As part of this year’s week-long typography event at Lurs (August 2009), long-time Voynichologist François Almaleh will be giving a talk on “Le manuscrit Voynich” – but ignore the typo on the page which makes it look as if his session is something to do with HELMO (which is actually the joint name of two French graphic artists – here’s a nice example of their work), because it isn’t.
Incidentally, Almaleh’s website has plenty of interesting pearls for the reasonably determined diver to harvest, such as his discussion [in French] of American artist Timothy C Ely’s mysteriously beautiful book “The Flight into Egypt” (1985), which also tangentially notes points of comparison with Luigis Serafini’s Codex Seraphinianus.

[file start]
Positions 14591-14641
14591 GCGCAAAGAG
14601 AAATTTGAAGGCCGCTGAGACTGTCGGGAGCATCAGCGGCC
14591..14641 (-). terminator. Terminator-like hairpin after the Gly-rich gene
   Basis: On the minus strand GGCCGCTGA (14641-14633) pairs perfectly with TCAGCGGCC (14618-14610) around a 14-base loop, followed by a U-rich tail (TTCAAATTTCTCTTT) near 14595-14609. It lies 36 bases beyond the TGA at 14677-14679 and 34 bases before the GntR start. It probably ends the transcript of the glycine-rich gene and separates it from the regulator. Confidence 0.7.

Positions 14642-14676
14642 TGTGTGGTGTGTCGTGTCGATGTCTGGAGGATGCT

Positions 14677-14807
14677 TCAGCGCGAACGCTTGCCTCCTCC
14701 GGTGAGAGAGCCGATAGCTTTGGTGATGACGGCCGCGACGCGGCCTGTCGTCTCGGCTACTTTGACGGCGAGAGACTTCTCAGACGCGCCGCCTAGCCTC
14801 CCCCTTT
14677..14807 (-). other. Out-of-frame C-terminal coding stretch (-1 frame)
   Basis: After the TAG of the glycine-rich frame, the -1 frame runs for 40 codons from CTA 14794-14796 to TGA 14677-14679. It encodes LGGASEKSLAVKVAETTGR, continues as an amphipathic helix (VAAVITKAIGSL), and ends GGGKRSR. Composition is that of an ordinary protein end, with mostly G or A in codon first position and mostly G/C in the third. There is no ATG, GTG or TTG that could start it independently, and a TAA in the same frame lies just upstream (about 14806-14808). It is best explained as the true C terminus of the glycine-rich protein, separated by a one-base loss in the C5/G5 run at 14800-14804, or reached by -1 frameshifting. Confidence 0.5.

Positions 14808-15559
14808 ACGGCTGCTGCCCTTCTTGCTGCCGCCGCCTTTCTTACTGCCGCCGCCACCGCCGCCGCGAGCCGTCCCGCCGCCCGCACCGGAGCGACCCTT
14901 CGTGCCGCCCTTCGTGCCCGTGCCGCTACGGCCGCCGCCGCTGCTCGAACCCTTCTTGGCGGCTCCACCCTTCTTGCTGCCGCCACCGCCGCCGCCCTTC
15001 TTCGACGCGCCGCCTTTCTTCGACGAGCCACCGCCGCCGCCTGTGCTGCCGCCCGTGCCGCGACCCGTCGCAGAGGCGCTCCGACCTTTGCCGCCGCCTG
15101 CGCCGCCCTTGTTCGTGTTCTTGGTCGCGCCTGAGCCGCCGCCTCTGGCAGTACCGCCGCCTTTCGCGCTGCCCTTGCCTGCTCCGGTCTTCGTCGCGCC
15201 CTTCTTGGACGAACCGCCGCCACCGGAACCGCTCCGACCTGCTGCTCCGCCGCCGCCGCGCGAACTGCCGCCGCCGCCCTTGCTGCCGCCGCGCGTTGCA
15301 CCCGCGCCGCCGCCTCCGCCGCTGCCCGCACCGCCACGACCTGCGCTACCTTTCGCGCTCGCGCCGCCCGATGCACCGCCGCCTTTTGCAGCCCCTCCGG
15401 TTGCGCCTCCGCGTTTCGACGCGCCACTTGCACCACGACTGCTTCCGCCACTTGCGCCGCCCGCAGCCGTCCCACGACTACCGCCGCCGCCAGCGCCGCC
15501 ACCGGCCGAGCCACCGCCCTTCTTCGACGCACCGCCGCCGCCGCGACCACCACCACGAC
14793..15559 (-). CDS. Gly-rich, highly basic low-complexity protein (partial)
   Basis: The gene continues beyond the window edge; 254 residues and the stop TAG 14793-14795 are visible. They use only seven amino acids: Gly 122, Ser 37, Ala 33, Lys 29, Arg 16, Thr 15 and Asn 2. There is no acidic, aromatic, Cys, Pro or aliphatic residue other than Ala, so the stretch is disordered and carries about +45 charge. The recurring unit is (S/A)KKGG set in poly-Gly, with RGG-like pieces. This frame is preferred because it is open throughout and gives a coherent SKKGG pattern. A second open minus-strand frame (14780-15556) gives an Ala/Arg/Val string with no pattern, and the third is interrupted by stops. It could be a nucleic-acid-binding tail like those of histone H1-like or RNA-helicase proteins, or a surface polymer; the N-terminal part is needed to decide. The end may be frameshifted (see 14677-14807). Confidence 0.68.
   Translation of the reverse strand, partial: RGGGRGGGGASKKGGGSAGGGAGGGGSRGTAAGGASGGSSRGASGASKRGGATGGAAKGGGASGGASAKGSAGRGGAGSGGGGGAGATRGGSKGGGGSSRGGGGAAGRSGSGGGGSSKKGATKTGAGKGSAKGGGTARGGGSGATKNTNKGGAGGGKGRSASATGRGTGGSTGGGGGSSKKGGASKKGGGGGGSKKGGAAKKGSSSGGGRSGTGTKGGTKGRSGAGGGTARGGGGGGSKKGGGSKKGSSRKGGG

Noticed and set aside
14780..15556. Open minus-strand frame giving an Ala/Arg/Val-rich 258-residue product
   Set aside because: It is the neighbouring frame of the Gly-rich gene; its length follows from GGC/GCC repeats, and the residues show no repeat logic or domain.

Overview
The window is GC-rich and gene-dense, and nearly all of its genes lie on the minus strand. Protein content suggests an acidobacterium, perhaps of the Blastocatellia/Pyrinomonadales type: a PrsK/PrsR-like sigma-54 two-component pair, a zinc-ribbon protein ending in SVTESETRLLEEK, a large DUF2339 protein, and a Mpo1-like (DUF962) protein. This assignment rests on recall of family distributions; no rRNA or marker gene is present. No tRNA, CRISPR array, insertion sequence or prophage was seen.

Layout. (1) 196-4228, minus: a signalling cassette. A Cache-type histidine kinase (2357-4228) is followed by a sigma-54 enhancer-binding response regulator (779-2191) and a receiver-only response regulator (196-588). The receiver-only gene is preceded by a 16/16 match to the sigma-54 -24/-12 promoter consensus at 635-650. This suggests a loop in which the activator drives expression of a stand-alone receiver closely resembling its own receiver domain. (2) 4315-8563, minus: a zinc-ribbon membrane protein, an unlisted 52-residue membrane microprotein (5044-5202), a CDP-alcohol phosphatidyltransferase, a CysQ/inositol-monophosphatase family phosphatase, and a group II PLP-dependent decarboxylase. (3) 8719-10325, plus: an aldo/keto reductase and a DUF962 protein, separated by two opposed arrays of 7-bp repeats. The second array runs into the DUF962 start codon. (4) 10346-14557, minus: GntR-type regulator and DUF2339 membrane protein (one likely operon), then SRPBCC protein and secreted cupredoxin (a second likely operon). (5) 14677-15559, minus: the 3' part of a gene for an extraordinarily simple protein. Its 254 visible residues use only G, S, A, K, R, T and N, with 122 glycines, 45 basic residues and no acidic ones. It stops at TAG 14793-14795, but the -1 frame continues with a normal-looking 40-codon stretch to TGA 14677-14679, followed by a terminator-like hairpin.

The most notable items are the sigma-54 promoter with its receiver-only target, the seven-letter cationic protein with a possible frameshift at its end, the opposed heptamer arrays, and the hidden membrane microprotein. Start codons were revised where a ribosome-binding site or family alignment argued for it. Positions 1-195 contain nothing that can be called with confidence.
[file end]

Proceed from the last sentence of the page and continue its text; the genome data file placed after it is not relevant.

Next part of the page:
Hmmm… what with Rene Zandbergen not so long ago and now François Almaleh as well, it does make me wonder whether I should give some talks on the Voynich Manuscript. Our much-appropriated manuscript has stoically endured such a lot of nonsense over the last century, so perhaps it is time to make some kind of public stand. Basically, I think we now know enough to start piecing together its real secret history – so really, if a satirical XKCD mention is enough to treble the VMs’ online visibility, we ought to be doing rather better at getting that essential story across.
But what would be the best format for a Voynich talk session? In some ways, a formally-structured lecture is of little use circa 2009 – does anybody need a Wikipedia-esque recap? Perhaps if people planning to attend the talk (or, in fact, anybody) were to email their own questions in beforehand (or even submit questions on the night), that might give more of a interactive taste of what Voynich research is all about.
What questions would you have me answer on a Voynich talk? What questions do you think would really put me on the spot? 🙂